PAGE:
My Worlds Part 2 – Standard Matches and Draft Preparation

My Worlds by Zvi Mowshowitz
Last Friday, Zvi Mowshowitz talked us through the decision processes that led him to his powerful Blue/Black Faeries deck for the Standard portion of Worlds 2007. Today we see the deck in action – five rounds against the best players the world has to offer. Zvi then moves on to tales of his preparations for triple Lorwyn draft…

[Part 1 – Standard Preparation.]

Part 1 can be found here

Last week, I took you through some of the thoughts behind my choice of deck for the Standard portion of Worlds 2007. Today, I walk you through the five rounds of Standard play before moving onto some general thoughts on triple Lorwyn draft…

For reference, here is my Worlds Standard U/B Faeries decklist.

Let’s go!

Round 1: Asaf Shomer [ISR]

All four Hall of Fame inductees had first round feature matches, so I shuffled up under the lights against Asaf’s Guile deck. It quickly became clear what he was up to and we settled into the match. Pendelhaven allowed me to get around Desert as planned, forcing him onto a clock. He tried to answer with cards like Venser and Guile, but even if they resolve they do very little to stop me since they cannot block and it was too late to race. There’s a game where my draw is beyond awkward and I can’t put him on a good enough clock thanks to a giant flood, then in game 3 he stalls on land, making the conclusion anti-climactic. I’m still wondering if I could have won game 2 by simply attacking with a bunch of Conclaves, as I had him down to six, but I tried to fight a war instead and he had the goods. The Guile matchup is about sitting around and waiting on both sides. If he lets you stick a Clique or a Scion it’s over in short order, unless he can resolve a Sower of Temptation or other large spell in response. Eventually he can overpower you, but eventually is a long time and Pendelhaven puts him on a ten turn clock even against Desert. Pithing Needle made game 3 interesting by taking out Pendelhaven, but he was too far behind. One note for those back home is that you do run Terror after sideboarding in this matchup, as killing Sower of Temptation and Teferi are vital and often he has to force them out by test spelling on your turn and then tapping out on his own turn to force the issue.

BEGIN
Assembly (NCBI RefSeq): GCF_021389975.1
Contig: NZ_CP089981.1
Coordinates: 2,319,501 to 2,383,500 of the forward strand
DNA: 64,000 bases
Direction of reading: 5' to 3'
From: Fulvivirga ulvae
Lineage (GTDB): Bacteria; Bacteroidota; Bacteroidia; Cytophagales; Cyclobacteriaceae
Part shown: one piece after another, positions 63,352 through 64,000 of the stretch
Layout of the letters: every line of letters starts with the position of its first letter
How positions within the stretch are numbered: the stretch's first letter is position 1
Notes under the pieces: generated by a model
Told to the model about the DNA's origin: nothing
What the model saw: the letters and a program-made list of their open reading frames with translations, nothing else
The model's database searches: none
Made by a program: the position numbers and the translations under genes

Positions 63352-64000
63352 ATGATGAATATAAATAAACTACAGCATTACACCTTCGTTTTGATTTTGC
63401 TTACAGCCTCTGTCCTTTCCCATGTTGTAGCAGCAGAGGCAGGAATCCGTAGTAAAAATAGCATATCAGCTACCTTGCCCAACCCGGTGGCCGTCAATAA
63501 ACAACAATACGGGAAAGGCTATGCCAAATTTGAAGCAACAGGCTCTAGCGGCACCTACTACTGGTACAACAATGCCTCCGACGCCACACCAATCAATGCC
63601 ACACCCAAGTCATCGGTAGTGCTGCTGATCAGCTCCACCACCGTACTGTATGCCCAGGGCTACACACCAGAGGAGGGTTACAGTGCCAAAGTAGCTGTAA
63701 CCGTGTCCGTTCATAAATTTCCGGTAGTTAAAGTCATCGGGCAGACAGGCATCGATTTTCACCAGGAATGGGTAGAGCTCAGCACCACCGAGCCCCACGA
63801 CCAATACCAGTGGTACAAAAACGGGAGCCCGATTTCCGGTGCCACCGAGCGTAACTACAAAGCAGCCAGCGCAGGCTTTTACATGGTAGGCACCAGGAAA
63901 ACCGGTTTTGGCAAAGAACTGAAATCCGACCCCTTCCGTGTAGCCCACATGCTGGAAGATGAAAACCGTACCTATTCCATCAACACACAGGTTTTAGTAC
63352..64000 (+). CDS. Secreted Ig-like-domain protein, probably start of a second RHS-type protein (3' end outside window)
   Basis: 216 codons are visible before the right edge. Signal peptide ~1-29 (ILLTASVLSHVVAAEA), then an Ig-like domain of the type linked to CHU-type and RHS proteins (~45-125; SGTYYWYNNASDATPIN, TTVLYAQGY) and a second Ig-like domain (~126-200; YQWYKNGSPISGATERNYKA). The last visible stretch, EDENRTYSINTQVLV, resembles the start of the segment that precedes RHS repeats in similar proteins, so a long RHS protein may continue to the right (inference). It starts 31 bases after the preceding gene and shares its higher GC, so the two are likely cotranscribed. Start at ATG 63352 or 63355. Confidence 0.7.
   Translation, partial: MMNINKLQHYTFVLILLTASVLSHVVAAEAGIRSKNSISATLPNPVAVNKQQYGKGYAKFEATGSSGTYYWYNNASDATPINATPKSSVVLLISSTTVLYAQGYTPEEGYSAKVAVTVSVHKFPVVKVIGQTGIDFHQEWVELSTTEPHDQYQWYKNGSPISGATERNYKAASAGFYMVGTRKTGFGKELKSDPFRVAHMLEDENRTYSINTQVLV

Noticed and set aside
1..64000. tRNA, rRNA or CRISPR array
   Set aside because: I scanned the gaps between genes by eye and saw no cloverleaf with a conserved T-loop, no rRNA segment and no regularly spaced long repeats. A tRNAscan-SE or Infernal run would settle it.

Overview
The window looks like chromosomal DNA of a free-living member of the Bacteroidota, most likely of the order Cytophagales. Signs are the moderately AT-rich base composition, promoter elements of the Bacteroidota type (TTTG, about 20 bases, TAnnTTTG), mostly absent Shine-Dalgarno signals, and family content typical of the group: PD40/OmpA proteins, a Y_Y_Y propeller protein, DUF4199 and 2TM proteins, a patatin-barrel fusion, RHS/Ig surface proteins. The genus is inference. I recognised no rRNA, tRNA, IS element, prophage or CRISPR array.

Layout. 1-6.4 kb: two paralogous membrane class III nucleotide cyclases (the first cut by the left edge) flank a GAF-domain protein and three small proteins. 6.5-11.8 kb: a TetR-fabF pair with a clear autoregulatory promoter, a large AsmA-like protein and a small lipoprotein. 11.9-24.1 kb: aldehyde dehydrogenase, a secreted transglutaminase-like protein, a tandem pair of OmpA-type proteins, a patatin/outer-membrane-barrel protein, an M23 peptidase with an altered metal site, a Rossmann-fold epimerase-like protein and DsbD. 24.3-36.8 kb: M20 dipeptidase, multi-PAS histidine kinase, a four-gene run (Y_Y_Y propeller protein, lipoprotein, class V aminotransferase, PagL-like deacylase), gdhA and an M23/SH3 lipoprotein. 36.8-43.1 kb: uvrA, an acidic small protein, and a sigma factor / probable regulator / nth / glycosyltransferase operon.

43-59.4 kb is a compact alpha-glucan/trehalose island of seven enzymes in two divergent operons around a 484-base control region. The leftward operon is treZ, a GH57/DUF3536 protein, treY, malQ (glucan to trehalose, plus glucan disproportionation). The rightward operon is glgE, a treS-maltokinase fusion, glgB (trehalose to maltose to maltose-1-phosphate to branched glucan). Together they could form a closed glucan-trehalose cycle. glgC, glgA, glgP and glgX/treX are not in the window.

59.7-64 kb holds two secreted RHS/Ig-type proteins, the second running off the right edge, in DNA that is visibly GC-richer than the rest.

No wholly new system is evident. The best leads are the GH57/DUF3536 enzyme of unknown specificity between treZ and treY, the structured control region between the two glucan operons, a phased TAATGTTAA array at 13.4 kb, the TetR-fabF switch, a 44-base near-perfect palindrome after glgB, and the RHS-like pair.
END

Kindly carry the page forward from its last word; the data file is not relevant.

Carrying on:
Round 2: Florian Pils [DEU]

I believe Pils was playing a counterless Mannequin deck. This gives you all sorts of control over what happens, since you have all the veto power, but he has an awful lot of cards that are annoying for you. I make a huge mistake in game 1 by not running a Sprite out there on turn 2, and I know it right away, forcing me to play around threats to Clique the entire game and finally getting through his four Conclaves by topdecking Cryptic Command before he can get up his defenses and start to let his card advantage do its work. Game 2 is less interesting, and I win without incident with a curved out draw that overwhelms him. I see the Mannequin matchup as strong for you, since they can’t use their artifact creatures to block. That means that you can win with a fast draw, but they have to win a long game against the deck with all the counters. You need to play carefully since they can snowball their advantage quickly if given the chance, but the natural edge feels very strong to me.

Round 3: Yujian Zhou [SGP]